First FMC, Moose Jaw – 105 YEARS OLD!

The Free Methodist Church in Moose Jaw began as a mission in 1900. The new society occupied a hall supplied by prominent realtor, Mr. Robert Snowdy. It was near the north end of Fourth Avenue Bridge .

In 1903, they laid claim to the first church building in town – the little white Presbyterian Church. This building, moved to the corner of High St. W. and Third Avenue is nowadays the home of the Chinese United congregation. Free Methodists occupied it for 50 years.

In 1900, Moose Jaw was quite a town with at least 5 general stores, 30 or 40 other merchants, 4 hotels, a dairy, a livery stable, the CPR shops and offices and the depot being built. There was 1 school, a J.P., a deputy clerk, sheriff, police magistrate and a NWMP constable. There were 5 or so lawyers, and 5 or so churches.

Before all that development, when the town was first established in 1883, what you might have seen were a few settlers’ shacks, a collection of tents with board fronts and a few buildings which were nearly all stores to supply the needs of the settlers which would be coming by train or by ox and covered wagon.

Before that, this area belonged, of course, to the Indians who roamed the plains and lived off deer and buffalo and berries. What do the Battle of Little Big Horn and Custer’s Last Stand have to do with the Free Methodist Church in Moose Jaw ? Well, the remnants of Chief Sitting Bull’s band who had fled to Canada from Montana after that historic battle were literally fugitives or refugees looking for a place to settle. They were described as “haggard, lean and unkempt”. The buffalo were no longer roaming through southern Saskatchewan and severe drought and severe winters had meant a meager supply of food. In fact, they were reduced to eating the decaying flesh of horses that had died in the winter.

In 1882, 115 Sioux made their permanent home on the banks of Moose Jaw Creek at The Turn. You can see The Turn when you drive out 9th Avenue toward the airbase, down over the edge of the hill looking east just as you leave the city. The men from this Sioux band hoped to get employment as well as handouts from the white men building the CPR.

A prominent early citizen of Moose Jaw and charter member of the Free Methodist Church , Mr. Robert Snowdy, was a great friend of this rag-tag band of Indians. He and the Pastor, Rev. Wees, would drive together out to the encampment and take provisions. He also found employment for some of them in Moose Jaw homes where they were said to be reliable workers and good friends.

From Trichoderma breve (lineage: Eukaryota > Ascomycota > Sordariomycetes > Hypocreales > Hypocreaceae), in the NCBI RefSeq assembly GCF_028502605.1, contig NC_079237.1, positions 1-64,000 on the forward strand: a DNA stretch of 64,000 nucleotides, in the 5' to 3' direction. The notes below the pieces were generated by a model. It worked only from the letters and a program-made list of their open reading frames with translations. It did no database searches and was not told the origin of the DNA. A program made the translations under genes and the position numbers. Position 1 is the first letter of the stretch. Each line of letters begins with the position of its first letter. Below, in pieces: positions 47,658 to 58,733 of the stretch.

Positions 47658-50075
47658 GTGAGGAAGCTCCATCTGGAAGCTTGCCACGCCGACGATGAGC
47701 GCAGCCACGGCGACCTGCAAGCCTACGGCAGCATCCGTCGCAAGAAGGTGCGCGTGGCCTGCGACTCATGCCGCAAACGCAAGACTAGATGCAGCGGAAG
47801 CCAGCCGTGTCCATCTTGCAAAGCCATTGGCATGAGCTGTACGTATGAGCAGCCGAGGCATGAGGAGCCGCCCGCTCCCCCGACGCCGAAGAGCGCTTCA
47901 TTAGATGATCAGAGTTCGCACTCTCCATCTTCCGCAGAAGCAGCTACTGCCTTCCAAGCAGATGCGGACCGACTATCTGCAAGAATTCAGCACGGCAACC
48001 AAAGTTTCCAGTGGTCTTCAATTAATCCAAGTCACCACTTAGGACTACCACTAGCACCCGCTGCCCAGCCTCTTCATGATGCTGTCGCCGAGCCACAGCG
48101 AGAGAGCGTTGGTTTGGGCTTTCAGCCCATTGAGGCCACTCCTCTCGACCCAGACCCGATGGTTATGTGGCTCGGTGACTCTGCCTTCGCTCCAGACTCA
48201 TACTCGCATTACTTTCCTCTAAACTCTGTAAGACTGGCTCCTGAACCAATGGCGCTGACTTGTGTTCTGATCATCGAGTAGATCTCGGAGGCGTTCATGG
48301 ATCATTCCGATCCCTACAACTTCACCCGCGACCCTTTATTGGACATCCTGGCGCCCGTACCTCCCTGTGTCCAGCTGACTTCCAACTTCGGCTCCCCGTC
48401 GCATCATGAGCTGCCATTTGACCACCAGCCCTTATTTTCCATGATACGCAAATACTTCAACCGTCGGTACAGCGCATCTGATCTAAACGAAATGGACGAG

One middle-aged woman named Molly found out where the pastor’s family lived in rooms at the back of the 3rd Avenue church, and paid them visits at intervals. She always conducted herself with dignity and, of course, always left with provisions.

One Christmas morning, Molly came to see them, perhaps not realizing it was a Sunday. Having come to the back door and finding no one there, she proceeded through their rooms until she came to a closed door. It was the door to the sanctuary and when she opened it she found herself facing the congregation. She stood in her black braids and shawl, staring at a surprised audience. Then, oblivious to the fact that Rev. Wees was in the middle of a sermon, she called out a hearty ““Merry Christmas ev’body.” After the service she had Christmas dinner with the Weeses. She dumped her second helping into a cloth that she had brought with her and took it home, probably for some children. And the Weeses packed a box for her too.

Nowadays, our church is well established in Moose Jaw and it hasn’t moved far from where the first development of the city took place. We’re still serving the people of Moose Jaw and we are still helping the disadvantaged. Much has changed in Moose Jaw in its 112 years but the mission of this church to spread the gospel and help people in many ways is still the same as it was when it was first established.

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